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Vardzia: The Mesmerising Cave Monastery that Protected Georgians for Decades

BY Shivani Yadav November 1, 2018
Vardzia, Georgia

Vardzia, Georgia. (Arian Zwegers / Flickr)

Georgia is located where Asia ends and Europe starts. It is flanked on three sides by Russia, Azerbaijan and Armenia, with the Black Sea forming its west coast. The country is known for the Black Sea beaches, the Caucasus Mountain range and the outstanding Vardzia Monastery.

Steeped in rich culture and history, the 12th century saw the rise of the Georgian empire, and what came to be known as the golden age of Georgia. With the gradual expansion of the Mongol empire in the early 12th century, the Georgian kingdom was preparing itself against an imminent attack.

Georgia’s golden era under King Tamar

King Georgi III started work on a hidden cave fortress in 1156, as a safe haven for the Georgian people in case of an attack. Legend has it that the King’s daughter, Tamara (Tamar) often accompanied him to the site of construction. One such day, Tamara slipped away from the watchful eye of her Uncle. On being called out for, she shouted back, “Ak var, dzia” which in Georgian means, “I am here, Uncle.” Apparently, her last two words echoed throughout the cave and were heard by her father, King Georgi III who decided to name the fortress just that! Vardzia.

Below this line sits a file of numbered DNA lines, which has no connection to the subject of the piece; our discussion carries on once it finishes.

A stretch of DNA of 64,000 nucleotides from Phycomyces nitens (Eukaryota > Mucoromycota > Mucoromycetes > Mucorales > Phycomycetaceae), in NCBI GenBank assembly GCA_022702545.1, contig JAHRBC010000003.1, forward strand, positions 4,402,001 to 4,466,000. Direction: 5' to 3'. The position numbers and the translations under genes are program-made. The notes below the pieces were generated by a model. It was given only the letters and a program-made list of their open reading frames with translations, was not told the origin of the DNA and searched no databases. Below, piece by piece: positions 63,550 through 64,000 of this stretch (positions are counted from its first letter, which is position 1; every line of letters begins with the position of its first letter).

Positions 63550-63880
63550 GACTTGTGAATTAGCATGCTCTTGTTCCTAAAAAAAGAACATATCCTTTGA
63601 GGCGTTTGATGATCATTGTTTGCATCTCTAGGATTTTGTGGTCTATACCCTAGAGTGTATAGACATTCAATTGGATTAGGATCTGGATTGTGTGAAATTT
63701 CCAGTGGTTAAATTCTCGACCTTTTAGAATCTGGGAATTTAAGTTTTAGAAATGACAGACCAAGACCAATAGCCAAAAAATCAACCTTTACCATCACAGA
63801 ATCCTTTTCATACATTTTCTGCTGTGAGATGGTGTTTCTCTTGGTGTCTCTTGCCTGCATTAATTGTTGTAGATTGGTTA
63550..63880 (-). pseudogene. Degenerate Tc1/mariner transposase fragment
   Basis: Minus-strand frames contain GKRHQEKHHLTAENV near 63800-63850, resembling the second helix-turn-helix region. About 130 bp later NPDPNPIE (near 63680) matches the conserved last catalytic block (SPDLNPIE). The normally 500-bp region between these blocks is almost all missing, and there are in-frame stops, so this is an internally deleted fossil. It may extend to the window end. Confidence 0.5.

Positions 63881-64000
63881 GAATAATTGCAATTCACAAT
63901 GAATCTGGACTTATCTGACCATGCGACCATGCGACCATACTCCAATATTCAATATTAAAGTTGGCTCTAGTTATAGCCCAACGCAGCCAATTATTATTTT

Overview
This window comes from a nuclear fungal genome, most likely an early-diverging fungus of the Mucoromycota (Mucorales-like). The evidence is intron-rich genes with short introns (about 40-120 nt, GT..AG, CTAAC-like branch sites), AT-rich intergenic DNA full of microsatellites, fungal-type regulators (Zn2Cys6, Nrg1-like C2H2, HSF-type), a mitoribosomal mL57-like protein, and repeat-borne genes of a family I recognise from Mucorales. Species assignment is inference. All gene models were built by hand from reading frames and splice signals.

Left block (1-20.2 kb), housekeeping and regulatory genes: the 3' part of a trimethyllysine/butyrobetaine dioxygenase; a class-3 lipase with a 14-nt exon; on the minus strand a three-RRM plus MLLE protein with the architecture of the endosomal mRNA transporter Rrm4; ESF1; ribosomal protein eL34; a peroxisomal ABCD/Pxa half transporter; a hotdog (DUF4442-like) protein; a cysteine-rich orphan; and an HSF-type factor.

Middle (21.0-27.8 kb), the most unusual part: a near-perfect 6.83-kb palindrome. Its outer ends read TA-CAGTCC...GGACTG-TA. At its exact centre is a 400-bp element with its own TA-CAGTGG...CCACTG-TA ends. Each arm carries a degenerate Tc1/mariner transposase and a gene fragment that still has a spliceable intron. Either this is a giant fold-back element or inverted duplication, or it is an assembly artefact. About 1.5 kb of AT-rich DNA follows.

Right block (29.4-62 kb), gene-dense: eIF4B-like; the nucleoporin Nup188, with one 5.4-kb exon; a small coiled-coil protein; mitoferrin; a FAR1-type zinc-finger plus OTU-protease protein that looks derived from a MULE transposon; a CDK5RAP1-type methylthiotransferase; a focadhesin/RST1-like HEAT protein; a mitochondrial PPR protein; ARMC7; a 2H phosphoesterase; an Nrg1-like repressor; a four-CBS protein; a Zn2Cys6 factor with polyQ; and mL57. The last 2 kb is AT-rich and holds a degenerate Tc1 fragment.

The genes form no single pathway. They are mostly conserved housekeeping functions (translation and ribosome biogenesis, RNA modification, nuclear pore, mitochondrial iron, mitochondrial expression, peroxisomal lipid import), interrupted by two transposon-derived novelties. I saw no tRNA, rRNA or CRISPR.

The caves of Vardzia

The caves of Vardzia. (I kynitsky / Wikimedia Commons)

Tamara took over the kingdom in 1184, upon her father’s death. However, she had co-ruled with him for six years before his demise. Though Tamara was the first female ruler of Georgia, she was crowned ‘king’. She soon became famous as Tamar the Great, addressed as King Tamar.

She ensured the continuation of work on the cave fortress, and in 1185, she had it consecrated. Digging was underway on the side of the Erusheli Mountain. Tamar oversaw the finish of the expansive fortress and established within it places of meditation and prayer. The finished underground structure became a township of 13 levels with nearly 6000 cave living quarters.

The emergence of a holy city

Vardzia cave mural.

Vardzia cave mural. (Doron/Wikimedia Commons)

The Vardzia was adorned with fresco work, paintings and pieces of religious significance. The access to this hidden town was through a concealed tunnel that had its entry near the banks of the river, Mtkvari. Making full utilisation of the extremely rich fertile soil of the Erusheli Mountain, the slopes were converted into terraces for farming.

This cave town boasted of 15 chapels adorned with murals and right in the heart of the town stood the magnificent Church of the Assumption with an enormous bell tower.

Slowly it started transforming into a holy city, housing as many as 2000 monks and gaining popularity as the Vardzia monastery. The monks designed an intricate irrigation system to ensure the supply of clean drinking water into the city and to irrigate the land.